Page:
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    abstract = "A portable Wavelength Scanned-Cavity Ring-Down Spectrometer (Picarro L2120) fitted with a diffusion sampler (DS-CRDS) was used for the first time to continuously measure δ18O and δ2H of stream water. The experiment took place during a storm event in a wet tropical agricultural catchment in north-eastern Australia. At a temporal resolution of one minute, the DS-CRDS measured 2160 δ18O and δ2H values continuously over a period of 36h with a precision of ±0.08 and 0.5‰ for δ18O and δ2H, respectively. Four main advantages in using high temporal resolution stream δ18O and δ2H data during a storm event are highlighted from this study. First, they enabled us to separate components of the hydrograph, which was not possible using high temporal resolution electrical conductivity data that represented changes in solute transfers during the storm event rather than physical hydrological processes. The results from the hydrograph separation confirm fast groundwater contribution to the stream, with the first 5h of increases in stream discharge comprising over 70{\%} pre-event water. Second, the high temporal resolution stream δ18O and δ2H data allowed us to detect a short-lived reversal in stream isotopic values (δ18O increase by 0.4‰ over 9min), which was observed immediately after the heavy rainfall period. Third, δ18O values were used to calculate a time lag of 20min between the physical and chemical stream responses during the storm event. Finally, the hydrograph separation highlights the role of event waters in the runoff transfers of herbicides and nutrients from this heavily cultivated catchment to the Great Barrier Reef.",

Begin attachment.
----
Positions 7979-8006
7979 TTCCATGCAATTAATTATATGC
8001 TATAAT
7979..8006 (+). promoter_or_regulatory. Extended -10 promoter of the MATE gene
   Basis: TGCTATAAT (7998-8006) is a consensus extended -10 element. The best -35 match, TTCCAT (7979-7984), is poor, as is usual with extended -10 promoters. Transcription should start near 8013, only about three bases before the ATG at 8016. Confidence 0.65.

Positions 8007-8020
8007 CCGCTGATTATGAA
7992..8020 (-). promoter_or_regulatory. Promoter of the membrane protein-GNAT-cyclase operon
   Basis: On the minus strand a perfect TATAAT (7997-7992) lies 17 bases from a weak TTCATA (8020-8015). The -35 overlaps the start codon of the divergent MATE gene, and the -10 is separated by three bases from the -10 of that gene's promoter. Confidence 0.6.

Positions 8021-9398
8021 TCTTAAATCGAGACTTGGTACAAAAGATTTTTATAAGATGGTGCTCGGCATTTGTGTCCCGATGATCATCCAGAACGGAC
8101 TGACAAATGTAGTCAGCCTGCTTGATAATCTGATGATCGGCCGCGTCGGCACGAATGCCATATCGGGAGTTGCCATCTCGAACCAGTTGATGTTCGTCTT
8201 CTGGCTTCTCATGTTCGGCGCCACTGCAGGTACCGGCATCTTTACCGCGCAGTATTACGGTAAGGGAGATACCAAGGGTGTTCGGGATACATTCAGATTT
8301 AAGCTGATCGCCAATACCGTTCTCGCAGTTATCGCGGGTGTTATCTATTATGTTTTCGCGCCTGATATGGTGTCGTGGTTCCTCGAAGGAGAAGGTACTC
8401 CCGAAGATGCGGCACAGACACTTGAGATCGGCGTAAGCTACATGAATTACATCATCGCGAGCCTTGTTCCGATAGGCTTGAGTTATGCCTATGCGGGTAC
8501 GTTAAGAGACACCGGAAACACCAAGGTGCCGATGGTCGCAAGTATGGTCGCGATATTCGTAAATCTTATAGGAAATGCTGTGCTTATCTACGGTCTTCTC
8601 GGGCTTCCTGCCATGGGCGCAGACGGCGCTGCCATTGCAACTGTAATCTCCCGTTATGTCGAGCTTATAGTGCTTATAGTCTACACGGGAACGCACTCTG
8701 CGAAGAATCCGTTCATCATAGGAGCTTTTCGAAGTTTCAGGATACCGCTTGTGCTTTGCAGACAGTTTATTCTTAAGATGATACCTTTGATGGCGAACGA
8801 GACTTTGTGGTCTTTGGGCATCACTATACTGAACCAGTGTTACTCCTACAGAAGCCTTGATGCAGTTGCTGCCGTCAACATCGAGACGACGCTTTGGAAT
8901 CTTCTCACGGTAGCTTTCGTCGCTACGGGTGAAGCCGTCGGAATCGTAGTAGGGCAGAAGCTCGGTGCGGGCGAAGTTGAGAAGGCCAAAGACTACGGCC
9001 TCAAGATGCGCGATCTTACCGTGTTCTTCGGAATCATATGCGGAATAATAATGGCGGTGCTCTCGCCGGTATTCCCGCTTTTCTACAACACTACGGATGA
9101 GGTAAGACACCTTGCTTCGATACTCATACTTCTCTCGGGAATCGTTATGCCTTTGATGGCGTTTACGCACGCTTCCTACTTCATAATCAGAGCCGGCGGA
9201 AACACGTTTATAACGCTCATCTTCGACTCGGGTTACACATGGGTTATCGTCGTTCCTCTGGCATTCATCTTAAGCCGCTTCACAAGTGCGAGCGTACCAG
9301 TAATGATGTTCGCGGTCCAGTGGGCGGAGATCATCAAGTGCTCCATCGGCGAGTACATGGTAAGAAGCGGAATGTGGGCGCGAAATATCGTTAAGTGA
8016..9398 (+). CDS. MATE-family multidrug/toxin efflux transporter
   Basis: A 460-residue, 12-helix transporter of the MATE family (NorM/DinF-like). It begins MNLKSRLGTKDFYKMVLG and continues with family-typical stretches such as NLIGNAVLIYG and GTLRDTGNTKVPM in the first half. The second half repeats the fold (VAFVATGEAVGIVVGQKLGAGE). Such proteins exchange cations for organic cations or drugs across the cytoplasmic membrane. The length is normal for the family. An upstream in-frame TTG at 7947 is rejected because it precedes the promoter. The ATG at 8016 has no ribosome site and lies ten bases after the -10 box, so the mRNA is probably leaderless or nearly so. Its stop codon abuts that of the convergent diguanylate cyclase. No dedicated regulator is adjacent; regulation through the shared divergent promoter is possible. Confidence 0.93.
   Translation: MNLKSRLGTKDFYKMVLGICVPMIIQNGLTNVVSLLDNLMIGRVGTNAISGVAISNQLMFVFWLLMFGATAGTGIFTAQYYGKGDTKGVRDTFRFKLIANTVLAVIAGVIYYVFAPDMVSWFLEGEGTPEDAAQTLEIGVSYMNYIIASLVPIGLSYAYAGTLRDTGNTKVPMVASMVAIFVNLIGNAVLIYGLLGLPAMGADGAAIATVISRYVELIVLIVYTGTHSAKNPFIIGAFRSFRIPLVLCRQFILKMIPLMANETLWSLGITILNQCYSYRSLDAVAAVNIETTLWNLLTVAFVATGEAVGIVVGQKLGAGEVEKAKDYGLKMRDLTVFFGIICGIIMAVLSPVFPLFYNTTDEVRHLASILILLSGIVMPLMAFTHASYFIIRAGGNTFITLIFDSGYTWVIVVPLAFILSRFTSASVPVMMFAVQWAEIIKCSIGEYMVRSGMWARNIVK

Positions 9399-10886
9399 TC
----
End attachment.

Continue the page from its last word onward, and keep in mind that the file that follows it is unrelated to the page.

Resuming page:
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    author = "Sarah Tweed and Niels Munksgaard and Vincent Marc and Nicholas Rockett and Adrian Bass and Forsythe, {Anthony J.} and Bird, {Michael I.} and Marc Leblanc",
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    Tweed, S, Munksgaard, N, Marc, V, Rockett, N, Bass, A, Forsythe, AJ, Bird, MI & Leblanc, M 2016, 'Continuous monitoring of stream δ18O and δ2H and stormflow hydrograph separation using laser spectrometry in an agricultural catchment', Hydrological Processes, vol. 30, no. 4, pp. 648-660. https://doi.org/10.1002/hyp.10689

    Continuous monitoring of stream δ18O and δ2H and stormflow hydrograph separation using laser spectrometry in an agricultural catchment. / Tweed, Sarah; Munksgaard, Niels; Marc, Vincent; Rockett, Nicholas; Bass, Adrian; Forsythe, Anthony J.; Bird, Michael I.; Leblanc, Marc.

    In: Hydrological Processes, Vol. 30, No. 4, 15.02.2016, p. 648-660.

    Research output: Contribution to journalArticleResearchpeer-review

    TY - JOUR

    T1 - Continuous monitoring of stream δ18O and δ2H and stormflow hydrograph separation using laser spectrometry in an agricultural catchment

    AU - Tweed, Sarah

    AU - Munksgaard, Niels

    AU - Marc, Vincent

    AU - Rockett, Nicholas

    AU - Bass, Adrian

    AU - Forsythe, Anthony J.

    AU - Bird, Michael I.

    AU - Leblanc, Marc

    PY - 2016/2/15

    Y1 - 2016/2/15